Transferable skills are your STARs
Believe it or not you are all equipped with many transferable skills. I work with many professionals including quite a number of vets. In common with many professional groups, their work is skilled, often vocational and completely wrapped up in their professional identity. That means expressing their skills, whether for a networking introduction or a job application in a different sector, can be really hard to get their head around.
Communicating your transferable skills in a way that avoids jargon, puts skills into context for your own and other job contexts and uses the language of HR professionals is essential when applying for any job.
It is really useful to start recording your transferable skills into a skills menu as part of your CV or resume and to do so a long way in advance of applying for your next career move. This will enable you to tailor your skillset by choosing the key skills that ensure that your CV sings to the tune of each and every role you are after.
What are transferable skills or competencies?
Here is what Indeed had to say….
‘Transferable skills are a core set of skills and abilities, which can be applied to a wide range of different jobs and industries. They’re usually picked up over time, and can be gained from previous positions, charity or voluntary work, your hobbies, or even just at home’.
Transferable skills tend to be soft skills, rather than those technical skills which are specifically job related. They are, however, arguably more employable because an employer can train those position specific skills; transferable skills often relate to people skills and those leadership traits picked up over time. They might show that you’d be a good fit for the team and what else you can bring to a role, such as communication and teamwork which transcend technical competencies.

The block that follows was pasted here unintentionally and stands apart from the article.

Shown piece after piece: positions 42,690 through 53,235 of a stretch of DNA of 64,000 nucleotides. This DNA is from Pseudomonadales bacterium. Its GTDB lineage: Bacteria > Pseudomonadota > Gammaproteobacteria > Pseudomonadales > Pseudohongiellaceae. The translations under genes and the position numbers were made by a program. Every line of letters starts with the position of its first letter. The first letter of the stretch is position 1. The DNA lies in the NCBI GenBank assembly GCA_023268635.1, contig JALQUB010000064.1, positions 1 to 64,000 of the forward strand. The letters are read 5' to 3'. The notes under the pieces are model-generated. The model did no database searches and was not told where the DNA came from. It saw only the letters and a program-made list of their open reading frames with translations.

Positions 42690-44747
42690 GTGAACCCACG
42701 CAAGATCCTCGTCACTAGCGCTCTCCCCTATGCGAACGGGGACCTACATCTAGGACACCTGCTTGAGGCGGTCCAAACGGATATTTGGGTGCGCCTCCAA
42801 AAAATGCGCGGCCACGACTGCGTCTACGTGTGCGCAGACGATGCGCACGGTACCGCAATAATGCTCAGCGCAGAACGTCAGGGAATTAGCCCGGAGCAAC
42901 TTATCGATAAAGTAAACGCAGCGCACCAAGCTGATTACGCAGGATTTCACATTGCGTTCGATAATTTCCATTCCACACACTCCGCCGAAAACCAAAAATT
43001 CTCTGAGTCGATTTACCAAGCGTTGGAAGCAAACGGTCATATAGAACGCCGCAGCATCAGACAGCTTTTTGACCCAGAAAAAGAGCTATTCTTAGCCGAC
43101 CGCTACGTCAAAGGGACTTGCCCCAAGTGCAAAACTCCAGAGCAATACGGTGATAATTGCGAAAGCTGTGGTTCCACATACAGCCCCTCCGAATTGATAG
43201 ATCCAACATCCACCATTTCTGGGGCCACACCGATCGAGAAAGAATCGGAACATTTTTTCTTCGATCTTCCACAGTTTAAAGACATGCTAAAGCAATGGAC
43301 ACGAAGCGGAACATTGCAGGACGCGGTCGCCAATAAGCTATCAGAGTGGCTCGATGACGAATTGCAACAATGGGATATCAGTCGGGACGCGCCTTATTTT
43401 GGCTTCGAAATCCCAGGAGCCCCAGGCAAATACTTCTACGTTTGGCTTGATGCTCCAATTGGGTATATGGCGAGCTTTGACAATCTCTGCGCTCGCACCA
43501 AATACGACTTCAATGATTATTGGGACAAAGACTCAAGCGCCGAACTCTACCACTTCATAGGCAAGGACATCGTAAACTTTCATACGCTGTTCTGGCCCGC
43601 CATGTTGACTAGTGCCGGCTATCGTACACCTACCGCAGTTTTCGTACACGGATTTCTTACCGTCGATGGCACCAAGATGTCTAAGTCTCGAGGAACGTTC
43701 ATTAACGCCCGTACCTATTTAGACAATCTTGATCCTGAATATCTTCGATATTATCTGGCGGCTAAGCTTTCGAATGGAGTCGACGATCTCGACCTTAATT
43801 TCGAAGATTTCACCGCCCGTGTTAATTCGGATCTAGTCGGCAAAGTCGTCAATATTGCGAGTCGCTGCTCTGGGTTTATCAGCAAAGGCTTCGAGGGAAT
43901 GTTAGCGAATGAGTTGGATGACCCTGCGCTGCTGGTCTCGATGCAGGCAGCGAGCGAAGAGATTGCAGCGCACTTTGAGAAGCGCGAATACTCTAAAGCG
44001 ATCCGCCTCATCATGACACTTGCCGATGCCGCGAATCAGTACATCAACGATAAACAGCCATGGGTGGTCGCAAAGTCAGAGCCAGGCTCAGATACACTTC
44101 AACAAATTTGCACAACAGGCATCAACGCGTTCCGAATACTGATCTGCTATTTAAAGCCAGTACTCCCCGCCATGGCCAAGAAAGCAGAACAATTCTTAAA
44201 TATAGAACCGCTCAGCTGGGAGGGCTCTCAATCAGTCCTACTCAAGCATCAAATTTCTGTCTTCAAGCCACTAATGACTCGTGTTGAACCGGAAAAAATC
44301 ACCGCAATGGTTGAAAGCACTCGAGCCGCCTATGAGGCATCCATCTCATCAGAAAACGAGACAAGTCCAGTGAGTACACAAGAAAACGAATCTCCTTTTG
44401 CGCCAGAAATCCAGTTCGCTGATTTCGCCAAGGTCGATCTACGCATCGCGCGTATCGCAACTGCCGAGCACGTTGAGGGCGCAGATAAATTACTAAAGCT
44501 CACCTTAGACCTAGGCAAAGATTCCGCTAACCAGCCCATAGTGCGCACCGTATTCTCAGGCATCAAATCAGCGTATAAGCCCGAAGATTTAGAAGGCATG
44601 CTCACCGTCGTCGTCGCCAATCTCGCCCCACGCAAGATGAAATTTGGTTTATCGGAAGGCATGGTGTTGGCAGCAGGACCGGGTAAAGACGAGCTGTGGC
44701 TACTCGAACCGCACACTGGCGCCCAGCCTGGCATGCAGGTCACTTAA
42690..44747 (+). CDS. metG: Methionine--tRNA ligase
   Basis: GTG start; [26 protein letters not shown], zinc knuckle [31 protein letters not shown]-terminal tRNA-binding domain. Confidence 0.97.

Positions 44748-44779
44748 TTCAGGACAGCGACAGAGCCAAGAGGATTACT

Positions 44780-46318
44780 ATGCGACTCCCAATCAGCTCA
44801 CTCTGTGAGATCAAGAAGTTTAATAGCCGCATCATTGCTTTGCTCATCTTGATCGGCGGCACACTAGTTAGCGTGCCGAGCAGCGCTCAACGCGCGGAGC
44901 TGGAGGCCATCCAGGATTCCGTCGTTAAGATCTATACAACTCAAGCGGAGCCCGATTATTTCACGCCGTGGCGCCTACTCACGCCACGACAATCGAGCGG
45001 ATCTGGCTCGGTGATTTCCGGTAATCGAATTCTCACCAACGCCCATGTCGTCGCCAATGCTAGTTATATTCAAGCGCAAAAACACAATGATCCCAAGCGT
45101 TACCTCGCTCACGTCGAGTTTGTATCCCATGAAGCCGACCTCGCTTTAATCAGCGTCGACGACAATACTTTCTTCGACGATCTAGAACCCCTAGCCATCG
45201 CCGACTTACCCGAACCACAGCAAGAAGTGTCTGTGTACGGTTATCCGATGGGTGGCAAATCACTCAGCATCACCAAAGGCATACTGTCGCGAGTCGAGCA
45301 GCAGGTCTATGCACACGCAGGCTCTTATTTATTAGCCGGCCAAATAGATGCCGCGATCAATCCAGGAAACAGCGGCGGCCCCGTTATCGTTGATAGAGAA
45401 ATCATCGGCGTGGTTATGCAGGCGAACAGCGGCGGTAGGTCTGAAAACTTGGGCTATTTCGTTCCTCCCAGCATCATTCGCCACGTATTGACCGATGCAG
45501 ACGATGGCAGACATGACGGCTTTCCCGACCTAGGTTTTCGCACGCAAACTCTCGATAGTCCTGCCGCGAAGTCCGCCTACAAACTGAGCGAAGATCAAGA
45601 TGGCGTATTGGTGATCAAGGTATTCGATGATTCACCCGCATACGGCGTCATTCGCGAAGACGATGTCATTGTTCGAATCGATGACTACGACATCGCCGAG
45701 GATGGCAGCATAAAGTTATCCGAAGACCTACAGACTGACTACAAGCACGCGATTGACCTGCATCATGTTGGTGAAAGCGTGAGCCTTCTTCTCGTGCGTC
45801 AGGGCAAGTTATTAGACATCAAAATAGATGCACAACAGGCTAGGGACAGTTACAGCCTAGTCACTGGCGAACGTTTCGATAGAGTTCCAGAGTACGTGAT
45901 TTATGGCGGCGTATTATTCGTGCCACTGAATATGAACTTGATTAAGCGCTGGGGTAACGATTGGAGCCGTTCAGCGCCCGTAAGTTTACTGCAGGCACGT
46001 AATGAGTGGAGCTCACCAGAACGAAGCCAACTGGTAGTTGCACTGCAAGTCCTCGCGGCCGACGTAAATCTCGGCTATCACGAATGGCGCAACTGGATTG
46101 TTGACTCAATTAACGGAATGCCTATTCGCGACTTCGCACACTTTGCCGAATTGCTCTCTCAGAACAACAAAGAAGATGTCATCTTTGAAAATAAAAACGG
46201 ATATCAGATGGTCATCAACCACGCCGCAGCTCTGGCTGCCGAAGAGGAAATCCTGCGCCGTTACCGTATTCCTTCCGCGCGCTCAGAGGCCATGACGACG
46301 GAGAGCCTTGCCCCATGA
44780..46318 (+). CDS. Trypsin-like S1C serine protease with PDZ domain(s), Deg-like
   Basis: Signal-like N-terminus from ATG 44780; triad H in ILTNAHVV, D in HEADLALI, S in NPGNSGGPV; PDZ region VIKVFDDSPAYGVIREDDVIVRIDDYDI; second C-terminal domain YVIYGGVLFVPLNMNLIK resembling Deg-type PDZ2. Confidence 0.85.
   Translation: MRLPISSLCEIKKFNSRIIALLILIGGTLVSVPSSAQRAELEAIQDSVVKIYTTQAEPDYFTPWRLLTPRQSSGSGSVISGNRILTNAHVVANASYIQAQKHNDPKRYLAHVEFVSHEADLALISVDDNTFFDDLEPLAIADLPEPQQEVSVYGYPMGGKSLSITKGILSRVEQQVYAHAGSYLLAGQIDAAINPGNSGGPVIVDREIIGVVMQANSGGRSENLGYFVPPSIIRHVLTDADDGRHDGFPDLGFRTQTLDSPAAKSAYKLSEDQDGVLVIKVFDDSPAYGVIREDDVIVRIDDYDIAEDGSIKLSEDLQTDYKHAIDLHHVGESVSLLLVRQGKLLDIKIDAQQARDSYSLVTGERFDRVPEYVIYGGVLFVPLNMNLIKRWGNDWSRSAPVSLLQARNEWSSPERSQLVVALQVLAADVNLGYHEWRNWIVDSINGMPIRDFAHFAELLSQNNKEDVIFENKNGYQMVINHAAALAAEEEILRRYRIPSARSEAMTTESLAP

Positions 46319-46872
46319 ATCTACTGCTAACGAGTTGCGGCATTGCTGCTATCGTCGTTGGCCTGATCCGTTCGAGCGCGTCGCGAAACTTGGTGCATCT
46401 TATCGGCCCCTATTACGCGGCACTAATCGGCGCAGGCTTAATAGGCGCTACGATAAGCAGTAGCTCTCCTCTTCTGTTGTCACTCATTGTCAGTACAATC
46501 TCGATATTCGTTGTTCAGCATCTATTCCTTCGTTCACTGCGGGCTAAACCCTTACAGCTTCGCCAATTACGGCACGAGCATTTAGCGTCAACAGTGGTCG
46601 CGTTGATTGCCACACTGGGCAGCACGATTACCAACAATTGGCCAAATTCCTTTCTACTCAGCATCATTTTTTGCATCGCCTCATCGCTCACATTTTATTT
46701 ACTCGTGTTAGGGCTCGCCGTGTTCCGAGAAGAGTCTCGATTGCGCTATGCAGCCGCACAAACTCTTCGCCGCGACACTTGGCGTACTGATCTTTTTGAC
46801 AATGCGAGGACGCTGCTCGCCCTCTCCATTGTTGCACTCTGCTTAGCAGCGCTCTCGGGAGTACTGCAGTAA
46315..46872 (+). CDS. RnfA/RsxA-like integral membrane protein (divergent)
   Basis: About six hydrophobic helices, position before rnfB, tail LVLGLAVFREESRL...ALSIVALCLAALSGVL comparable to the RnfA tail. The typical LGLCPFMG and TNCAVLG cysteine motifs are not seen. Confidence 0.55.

Using the STAR format to explain skills
The STAR format is an acronym to help you remember to add all the relevant parts of a well explained example.
- Situation: What was the specific challenge or context?
- Task: What did you specifically have to achieve?
- Action: What actions did you personally take to address it?
- Result: What was the result of your action? What was the outcome of benefit?
One of the problems my clients often experience when trying to do this is finding the right language. A thesaurus is useful, but finding an HR dictionary is even more helpful. It helps to use the words that a professional recruiter might use as many companies, even when employing technical specialists in a certain field, will have an easily understood lexicon of skills. Why is this so? Because most professional recruiters and HR teams are not technical specialists, and the same transferable skillsets are applicable across the whole company in a multitude of roles.
Usefully, the UK Government has a widely available published dictionary of skills, behaviours and competencies which apply to all Civil Service roles – called Success Profiles. It’s one of the best free to access tools, so check it out. It’s also worth checking if the company to which you’re appling has a ‘competency framework’ or publishes their leadership skills. This way, you can tailor your STAR examples to match the company language and sound even more like the ideal candidate!